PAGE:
Despite President Trump’s son-in-law and senior adviser Jared Kushner, who is also his point man on the peace process, recently having had his security clearance downgraded, the Israeli leader said this matter did not come up in their discussions, in which Kushner himself participated. “We did not talk about Kushner,” Netanyahu said.

Cagey regarding Iran — which Netanyahu called “the central issue” — and the specific issue of fixing or nixing the 2015 nuclear deal, Netanyahu said “there are 60 days for the president’s decision” on taking action regarding the accord. “He was very interested in my advice and insights.”

He was referring to the deadline Trump imposed on lawmakers to unilaterally make changes to the 2015 nuclear accord — which Netanyahu vehemently opposes. If those changes are not made, Trump has threatened that he would abrogate the accord.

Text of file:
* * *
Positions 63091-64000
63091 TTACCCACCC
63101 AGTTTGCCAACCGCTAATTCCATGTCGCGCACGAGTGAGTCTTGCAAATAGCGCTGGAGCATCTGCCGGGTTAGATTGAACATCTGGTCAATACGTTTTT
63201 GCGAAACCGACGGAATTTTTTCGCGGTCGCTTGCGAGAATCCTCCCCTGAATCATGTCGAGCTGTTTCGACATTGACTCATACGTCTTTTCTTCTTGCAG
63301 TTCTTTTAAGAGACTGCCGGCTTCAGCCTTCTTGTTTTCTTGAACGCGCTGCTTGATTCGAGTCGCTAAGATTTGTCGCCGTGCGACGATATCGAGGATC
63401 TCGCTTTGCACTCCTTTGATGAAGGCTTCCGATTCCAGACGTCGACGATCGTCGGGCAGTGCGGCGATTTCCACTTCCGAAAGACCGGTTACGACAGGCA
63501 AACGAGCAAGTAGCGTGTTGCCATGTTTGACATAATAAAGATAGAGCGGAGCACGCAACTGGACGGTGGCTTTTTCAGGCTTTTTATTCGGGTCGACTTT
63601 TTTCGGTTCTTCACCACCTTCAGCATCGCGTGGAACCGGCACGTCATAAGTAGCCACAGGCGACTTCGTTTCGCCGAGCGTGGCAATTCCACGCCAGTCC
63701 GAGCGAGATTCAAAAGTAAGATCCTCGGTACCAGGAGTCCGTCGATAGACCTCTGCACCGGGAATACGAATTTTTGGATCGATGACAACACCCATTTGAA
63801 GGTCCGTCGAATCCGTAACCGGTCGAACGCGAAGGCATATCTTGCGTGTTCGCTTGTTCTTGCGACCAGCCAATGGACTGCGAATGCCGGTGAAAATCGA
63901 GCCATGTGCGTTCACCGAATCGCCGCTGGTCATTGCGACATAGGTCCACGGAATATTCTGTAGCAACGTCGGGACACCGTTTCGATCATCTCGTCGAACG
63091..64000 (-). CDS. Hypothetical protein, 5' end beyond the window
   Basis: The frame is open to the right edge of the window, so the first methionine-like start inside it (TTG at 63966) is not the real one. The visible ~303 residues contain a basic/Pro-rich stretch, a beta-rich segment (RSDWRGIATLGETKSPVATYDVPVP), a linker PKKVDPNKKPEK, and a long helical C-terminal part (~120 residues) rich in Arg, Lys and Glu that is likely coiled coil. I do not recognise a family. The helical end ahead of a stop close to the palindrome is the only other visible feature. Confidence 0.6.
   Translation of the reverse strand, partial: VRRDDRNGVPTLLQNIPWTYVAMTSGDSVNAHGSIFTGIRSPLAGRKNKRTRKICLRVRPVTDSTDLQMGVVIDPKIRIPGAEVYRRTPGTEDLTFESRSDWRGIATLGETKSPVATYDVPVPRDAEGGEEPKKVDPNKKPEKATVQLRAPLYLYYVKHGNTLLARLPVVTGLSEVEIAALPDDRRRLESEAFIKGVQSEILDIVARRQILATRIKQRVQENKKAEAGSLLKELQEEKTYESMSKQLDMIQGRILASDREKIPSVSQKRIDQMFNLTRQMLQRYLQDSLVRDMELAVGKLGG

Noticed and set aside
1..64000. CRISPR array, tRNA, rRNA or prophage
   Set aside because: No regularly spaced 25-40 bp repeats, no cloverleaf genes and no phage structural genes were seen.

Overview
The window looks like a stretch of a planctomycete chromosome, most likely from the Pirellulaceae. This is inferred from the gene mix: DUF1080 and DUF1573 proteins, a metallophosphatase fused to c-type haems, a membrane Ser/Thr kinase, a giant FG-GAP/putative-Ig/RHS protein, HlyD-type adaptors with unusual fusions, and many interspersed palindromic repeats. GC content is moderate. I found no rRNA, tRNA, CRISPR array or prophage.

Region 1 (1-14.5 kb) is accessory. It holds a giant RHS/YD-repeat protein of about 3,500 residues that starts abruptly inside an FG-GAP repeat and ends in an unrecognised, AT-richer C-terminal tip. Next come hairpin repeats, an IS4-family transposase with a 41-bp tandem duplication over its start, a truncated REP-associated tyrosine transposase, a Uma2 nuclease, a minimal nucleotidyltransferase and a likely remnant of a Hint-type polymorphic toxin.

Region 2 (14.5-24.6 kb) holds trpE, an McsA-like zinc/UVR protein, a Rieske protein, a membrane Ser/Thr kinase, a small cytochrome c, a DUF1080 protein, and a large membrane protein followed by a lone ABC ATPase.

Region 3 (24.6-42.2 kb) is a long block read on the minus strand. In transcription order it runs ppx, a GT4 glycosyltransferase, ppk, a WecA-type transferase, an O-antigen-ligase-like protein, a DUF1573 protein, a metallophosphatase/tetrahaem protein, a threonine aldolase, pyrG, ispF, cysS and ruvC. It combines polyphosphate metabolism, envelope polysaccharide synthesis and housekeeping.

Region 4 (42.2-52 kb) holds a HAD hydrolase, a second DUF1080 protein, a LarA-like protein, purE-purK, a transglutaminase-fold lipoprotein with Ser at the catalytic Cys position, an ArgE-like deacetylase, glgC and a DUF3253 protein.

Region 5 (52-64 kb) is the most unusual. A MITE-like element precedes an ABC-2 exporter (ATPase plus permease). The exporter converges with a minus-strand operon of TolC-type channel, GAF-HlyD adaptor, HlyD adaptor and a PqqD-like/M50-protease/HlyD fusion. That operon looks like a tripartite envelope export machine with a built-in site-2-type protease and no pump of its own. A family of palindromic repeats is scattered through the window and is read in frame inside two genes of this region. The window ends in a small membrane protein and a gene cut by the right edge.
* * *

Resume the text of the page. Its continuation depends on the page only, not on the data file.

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Disgraceful: President Obama Condoned U.N. Security Council Condemning of Israel

(THIS ARTICLE IS COURTESY OF THE NEW YORK TIMES)

Photo

Construction at an Israeli settlement in the West Bank in 2015. Credit Tomas Munita for The New York Times

UNITED NATIONS — Defying extraordinary pressure from President-elect Donald J. Trump and furious lobbying by Israel, the Obama administration on Friday allowed the United Nations Security Council to adopt a resolution that condemned Israeli settlement construction.

The administration’s decision not to veto the measure broke a longstanding American tradition of serving as Israel’s sturdiest diplomatic shield.

Applause broke out in the 15-member Security Council’s chambers following the vote on the measure, which passed 14-0, with the United States abstaining.